Long-term neuropsychological impairment is common in acute lung injury survivors

April 6, 2012

Cognitive and psychiatric impairments are common among long-term survivors of acute lung injury (ALI), and these impairments can be assessed using a telephone-based test battery, according to a new study.

"Neuropsychological impairment is increasingly being recognized as an important outcome among survivors of critical illness, but neuropsychological function in long-term ALI survivors has not been assessed in a multi-center trial, and evidence on the etiology of these impairments in ALI survivors is limited," said lead author Mark E. Mikkelsen, MD, MSCE, assistant professor of medicine at the University of Pennsylvania. "To overcome the constraints of in-person assessment, we developed a telephone battery of standardized neuropsychological tests that could be administered by a non-expert and used it to assess a subset of 122 ALI survivors from the Acute Clinical Trials Network Fluid and Catheter Treatment Trial."

"We found that neuropsychological function can be assessed by telephone in a multi-center trial, and that long-term neuropsychological impairment is common in these patients," continued Dr. Mikkelsen. "We also found that hypoxemia was associated with an increased risk for long-term cognitive and psychiatric impairment."

The findings were published online ahead of print publication in the American Thoracic Society's American Journal of Respiratory and .

The test battery was administered to study subjects at two and 12 months after discharge from the hospital. At 12 months, memory, verbal fluency, and executive function (a set of cognitive abilities necessary for effective daily functioning) were impaired in 13, 16, and 49 percent of survivors, respectively, while cognitive impairment (defined as impairment in memory, , and/or executive function) was found in 41 of 75 survivors (55 percent). Depression, post-traumatic stress disorder, and anxiety were found in 36, 39, and 62 percent of long-term survivors.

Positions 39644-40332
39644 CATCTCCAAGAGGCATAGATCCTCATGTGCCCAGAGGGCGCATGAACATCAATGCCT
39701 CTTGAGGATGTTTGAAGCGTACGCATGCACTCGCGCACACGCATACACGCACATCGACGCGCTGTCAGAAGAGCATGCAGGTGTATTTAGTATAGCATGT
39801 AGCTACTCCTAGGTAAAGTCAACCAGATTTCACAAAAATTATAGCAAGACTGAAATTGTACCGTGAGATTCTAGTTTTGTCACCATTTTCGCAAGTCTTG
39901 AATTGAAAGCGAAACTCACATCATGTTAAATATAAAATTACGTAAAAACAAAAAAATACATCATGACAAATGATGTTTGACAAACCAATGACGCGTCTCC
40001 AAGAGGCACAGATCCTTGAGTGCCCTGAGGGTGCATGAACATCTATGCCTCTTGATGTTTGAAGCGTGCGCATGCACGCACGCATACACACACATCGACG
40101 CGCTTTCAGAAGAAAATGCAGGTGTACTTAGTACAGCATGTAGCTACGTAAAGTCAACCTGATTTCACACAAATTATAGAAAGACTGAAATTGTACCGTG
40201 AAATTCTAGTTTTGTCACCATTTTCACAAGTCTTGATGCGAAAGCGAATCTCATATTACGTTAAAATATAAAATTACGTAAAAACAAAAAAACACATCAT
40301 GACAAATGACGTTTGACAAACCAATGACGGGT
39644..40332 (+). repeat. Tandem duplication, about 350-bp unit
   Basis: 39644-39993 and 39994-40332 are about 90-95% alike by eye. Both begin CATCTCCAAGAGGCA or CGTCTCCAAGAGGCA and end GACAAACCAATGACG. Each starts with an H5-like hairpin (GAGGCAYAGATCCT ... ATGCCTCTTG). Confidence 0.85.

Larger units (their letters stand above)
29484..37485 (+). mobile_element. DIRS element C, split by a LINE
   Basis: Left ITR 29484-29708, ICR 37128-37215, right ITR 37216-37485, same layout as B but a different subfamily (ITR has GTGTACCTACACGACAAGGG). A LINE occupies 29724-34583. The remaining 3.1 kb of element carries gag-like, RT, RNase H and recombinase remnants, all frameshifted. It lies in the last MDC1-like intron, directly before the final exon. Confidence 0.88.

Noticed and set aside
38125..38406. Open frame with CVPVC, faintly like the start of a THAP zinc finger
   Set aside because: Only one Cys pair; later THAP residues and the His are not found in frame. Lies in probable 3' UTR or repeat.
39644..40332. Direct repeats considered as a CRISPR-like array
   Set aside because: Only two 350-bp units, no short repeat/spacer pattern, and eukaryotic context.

Enrollment in a conservative fluid-management strategy was significantly associated with the development of cognitive impairment, and lower partial pressure of arterial oxygen during the trial was associated with a significantly increased risk of both cognitive and psychiatric impairment. "Although it is plausible that use of a conservative fluid-management strategy was associated with an increased risk for long-term cognitive impairment," Dr. Mikkelsen said, "based on the small sample size and an unclear mechanism, this finding warrants confirmation."

The study had a few limitations, including its small sample size and the use of self-report for several measures.

"Our study confirms earlier research showing that cognitive and psychiatric morbidity are common among long-term survivors of ALI," concluded Dr. Mikkelsen. "We are indebted to the NIH for supporting EA-PAC, the parent study of the present study, and for recognizing the importance of assessing a multitude of long-term outcomes to properly understand survivorship and ultimately to improve the lives of critically ill survivors."

Explore further: Depressive symptoms and impaired physical function are frequent and long-lasting after ALI

Related Stories